• Inverted for Misty herself, who is teased by her sisters for making a little too much of a scene over Ash defeating her, and who catches herself becoming very fond of little Mikey very quickly in Chapter 7.
  • Lower-Deck Episode: The first chapter of volume 3, which is about Ash's doubting Bulbasaur trying to prove a local Ivysaur wrong about his belief in a Venusaur-god that protects the latter's town. Ash, Misty, and Brock are busy doing part-time jobs so they can have money for the road again.
  • Male Gaze:
    • Ash can't help but stare at Misty in her swimwear during Chapter 2 (or her wetsuit, in the localization); in fact, she belts him in the face with a Shellder because he was staring too much.
    • There are also several panels in various chapters that focus on the bust or hips of the extremely attractive Pokémon center nurses before the point of view changes to show that Ash had been fixated on them the whole time. In particular, Chapter Six demonstrates this when Ash barely pays attention to a lecture about evolution stones given by a nurse who was wearing an extremely flattering outfit in the uncensored version.
  • Minion Shipping: Team Rocket anyone?
  • Mirror Match: The fight between Ash and Ritchie during the climax of the Creatures Cup. Squirtle and Butterfree are different enough, but they draw after one round. Both boys' Pikachu are also crippled after one attack each. And then there's the Charizard vs. Charizard fiasco.
  • Ms. Fanservice: The first shots of Misty in the swimsuit are of her breasts and buttocks, her body is constantly shown with lots of detail and she's the only character in the manga to be shown naked with lots of focus on her.
  • My God, What Have I Done?: After the disastrous climax of the Indigo League, Brock and Misty find Ash suffering a Heroic BSoD over his horrible decision to let loose an untrained Charizard in the match.
  • No-Holds-Barred Beatdown: During the final moments of his match with Ash, Richie challenges him to a duel between their "secret weapons", which turns into a Charizard-on-Charizard fight that gets quickly out of hand when Ash loses control of his own monster. After a few blows, Ash's Charizard takes the lead and starts to full-on maul Richie's (who can't recall his because his Charizard's "return mechanism" broke). The match doesn't end until Ash recalls his own Charizard... and thereby forfeits.
  • Nosebleed: When Ash, Brock and all the other boys see Misty completely in the nude this happens. They also end up drooling and can't seem to stop looking.
  • Official Couple: Despite all the Ash and Misty Ship Tease, during the epilogue, it's Jessie and James who retire, get married, and wind up with Jessie having a bun in the oven.
  • Older Sidekick: Brock in Chapter 4; despite being the older and more experienced traveler, he takes a definite backseat to Ash, who rallies the mercenaries against the Black Fog and confronts the Black Fog first and head-on.
  • One Steve Limit: Gary's big sister did not have an official name when the manga was releasednote , so the manga named her May (Satsuki in Japan). "May" is also the name of the female lead of Pokémon the Series: Ruby and Sapphire, but this manga only adapts Ash's travels in Kanto and the Orange Islands, so the two Mays never interact.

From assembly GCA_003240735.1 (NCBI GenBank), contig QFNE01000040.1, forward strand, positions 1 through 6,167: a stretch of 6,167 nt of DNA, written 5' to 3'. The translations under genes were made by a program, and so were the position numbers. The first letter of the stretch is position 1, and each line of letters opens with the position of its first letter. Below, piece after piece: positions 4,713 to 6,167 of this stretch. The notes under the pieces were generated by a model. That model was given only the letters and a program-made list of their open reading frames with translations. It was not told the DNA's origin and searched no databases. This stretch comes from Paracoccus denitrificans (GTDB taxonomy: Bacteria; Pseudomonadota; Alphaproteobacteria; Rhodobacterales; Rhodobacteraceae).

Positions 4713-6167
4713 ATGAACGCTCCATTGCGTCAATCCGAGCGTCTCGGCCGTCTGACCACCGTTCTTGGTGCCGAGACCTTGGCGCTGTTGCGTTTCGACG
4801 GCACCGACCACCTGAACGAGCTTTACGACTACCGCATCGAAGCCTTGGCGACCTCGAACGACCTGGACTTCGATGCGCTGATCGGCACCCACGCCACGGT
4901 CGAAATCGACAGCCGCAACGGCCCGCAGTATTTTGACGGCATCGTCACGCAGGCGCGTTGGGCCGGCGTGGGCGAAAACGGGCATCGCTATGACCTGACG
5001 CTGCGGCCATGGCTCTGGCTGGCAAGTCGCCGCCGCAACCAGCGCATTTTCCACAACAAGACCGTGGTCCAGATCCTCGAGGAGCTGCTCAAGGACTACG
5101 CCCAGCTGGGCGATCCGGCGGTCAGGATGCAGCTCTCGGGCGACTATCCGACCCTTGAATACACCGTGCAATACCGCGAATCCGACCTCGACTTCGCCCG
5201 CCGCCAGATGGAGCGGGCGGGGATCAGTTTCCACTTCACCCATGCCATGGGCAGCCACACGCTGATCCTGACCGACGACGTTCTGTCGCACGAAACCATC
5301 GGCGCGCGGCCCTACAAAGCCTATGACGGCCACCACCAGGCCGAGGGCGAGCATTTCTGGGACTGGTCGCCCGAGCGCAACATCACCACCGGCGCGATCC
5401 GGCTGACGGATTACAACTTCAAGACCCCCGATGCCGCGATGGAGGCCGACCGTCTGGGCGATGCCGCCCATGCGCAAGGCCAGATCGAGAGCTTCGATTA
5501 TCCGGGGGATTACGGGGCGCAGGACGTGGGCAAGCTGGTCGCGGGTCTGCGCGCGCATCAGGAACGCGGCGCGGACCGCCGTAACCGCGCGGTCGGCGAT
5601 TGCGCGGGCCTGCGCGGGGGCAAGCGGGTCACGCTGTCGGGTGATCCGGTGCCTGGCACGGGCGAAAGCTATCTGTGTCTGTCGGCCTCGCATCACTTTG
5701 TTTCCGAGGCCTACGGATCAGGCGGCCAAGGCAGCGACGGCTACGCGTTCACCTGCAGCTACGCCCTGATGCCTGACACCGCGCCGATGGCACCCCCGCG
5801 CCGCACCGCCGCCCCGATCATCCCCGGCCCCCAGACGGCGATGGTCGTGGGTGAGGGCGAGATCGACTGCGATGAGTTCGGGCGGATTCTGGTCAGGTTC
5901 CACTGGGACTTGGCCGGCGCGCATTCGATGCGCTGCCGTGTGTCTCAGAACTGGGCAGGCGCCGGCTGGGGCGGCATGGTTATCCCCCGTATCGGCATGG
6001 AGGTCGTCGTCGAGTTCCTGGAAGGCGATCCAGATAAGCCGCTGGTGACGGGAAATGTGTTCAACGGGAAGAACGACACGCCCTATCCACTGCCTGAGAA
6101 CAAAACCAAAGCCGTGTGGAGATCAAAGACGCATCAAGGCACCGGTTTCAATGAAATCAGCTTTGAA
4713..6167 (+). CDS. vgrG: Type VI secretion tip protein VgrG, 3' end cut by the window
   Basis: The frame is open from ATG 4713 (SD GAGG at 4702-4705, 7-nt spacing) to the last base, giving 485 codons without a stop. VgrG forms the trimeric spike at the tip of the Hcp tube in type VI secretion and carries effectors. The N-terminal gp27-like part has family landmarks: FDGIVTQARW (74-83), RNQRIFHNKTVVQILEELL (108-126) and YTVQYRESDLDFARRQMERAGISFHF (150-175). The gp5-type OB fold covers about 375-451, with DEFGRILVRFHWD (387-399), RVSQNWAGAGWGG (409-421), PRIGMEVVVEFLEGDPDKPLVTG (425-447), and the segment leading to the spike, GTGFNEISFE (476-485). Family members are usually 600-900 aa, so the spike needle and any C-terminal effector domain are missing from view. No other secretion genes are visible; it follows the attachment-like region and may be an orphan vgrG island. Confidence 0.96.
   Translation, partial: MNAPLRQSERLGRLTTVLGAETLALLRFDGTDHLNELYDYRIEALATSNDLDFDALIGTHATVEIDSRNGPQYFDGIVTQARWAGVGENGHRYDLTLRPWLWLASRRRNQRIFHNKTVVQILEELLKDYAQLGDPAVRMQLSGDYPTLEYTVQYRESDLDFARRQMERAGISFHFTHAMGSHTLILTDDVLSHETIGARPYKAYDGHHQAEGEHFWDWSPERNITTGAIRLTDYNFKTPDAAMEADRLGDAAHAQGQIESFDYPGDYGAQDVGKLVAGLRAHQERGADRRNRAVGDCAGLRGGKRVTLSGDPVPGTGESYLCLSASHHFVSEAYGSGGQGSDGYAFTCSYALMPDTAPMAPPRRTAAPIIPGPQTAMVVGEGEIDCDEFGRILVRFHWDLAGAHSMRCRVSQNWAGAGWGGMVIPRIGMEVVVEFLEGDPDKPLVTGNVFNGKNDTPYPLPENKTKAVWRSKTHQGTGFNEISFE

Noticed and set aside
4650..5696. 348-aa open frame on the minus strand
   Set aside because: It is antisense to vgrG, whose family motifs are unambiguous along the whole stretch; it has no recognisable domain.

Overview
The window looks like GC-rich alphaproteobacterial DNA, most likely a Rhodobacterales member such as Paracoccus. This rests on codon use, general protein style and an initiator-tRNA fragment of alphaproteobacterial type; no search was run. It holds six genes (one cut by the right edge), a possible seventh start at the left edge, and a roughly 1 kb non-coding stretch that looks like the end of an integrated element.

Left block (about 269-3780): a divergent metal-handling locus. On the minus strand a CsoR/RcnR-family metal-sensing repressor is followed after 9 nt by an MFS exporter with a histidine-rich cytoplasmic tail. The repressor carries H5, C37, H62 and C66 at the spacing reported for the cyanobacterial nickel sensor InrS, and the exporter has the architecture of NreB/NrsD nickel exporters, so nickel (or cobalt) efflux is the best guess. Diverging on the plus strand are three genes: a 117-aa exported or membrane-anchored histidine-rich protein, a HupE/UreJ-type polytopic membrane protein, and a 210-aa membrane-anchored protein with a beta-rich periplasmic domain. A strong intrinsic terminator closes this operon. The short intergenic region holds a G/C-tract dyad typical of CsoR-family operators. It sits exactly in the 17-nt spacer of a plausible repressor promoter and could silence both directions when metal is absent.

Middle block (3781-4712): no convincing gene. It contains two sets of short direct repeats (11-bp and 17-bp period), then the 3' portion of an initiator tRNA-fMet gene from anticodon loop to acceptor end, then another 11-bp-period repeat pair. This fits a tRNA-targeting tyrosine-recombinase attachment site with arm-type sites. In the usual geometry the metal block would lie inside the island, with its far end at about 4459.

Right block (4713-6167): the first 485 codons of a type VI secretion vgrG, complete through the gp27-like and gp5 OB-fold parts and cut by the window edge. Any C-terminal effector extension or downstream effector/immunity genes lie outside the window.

• Outdoor Bath Peeping: In the uncensored manga, Misty takes a Waterfall Shower in the local hotsprings and belatedly discovers Ash, Brock, and Mikey are in the same spring and staring blatantly.
  • Pervert Revenge Mode:
    • When Ash stares at Misty's body during their gym battle, she retaliates by nailing him in the noggin with a spare shellder.
    • In a side-comic, a lecherous wild ditto pretends to be Ash while spying on Misty in the bath, prompting her to beat the real Ash bloody. The comic ends with Ash approaching ditto from behind.
  • Precision F-Strike: Even in the English translation, the odd "hell" and "damn" managed to slip by in early issues. Keep in mind, this was a full two decades before Pokémon Detective Pikachu.
  • Precocious Crush: Ash has a crush on Gary's sister. At one point Gary exploits this by offering Ash a picture of his sister for his Poké Ball, which contains a giant Slowpoke. Ash is dismayed to find it to be a goofy picture of May with her face stuffed with bean bun. One wonders (not really) what he was hoping to see.
  • Put on a Bus: Pidgeotto leaves Ash to "get some R&R", during his battle with Misty, leaving a note in its pokeball. It is never seen again.
  • "The Reason You Suck" Speech: Misty returns to the Cerulean Gym with the specific purposes of putting Ash in his place for getting too big for his britches, and is only too happy to let him have it when he fails her gym challenge.
  • Reptiles Are Abhorrent: Jessie's Arbok, which in this adaptation is a massive beast three times as long as any man is tall.
  • Rule of Sexy: Gratuitous fanservice is all over the place in the first three volumes of the manga; it is apparently a rule in Kanto that pokémon center employees wear Stripperific uniforms.
  • Secretly Wealthy: Downplayed. Ash meets Misty when she's dressed in hiking clothes and biking around the wilderness, but the Cerulean Gym—Misty's home—is an immense and fabulous facility with an aquarium built into the ceiling and a gym battlefield the size of an Olympic swimming pool (complete with ice floes, no less). It really blows the beat-up old Pewter Gym out of the water.
  • Sensible Heroes, Skimpy Villains: Inverted, Jessie shows very little of her body in comparison to Misty due to having a less revealing outfit than the anime to the point where it doesn't show anything revealing. Misty on the other hand who is one of the main protagonists shows off a lot of skin showing the bottom of her breasts.
  • Shipper on Deck: Ash and Misty's relationship is poked at by multiple characters.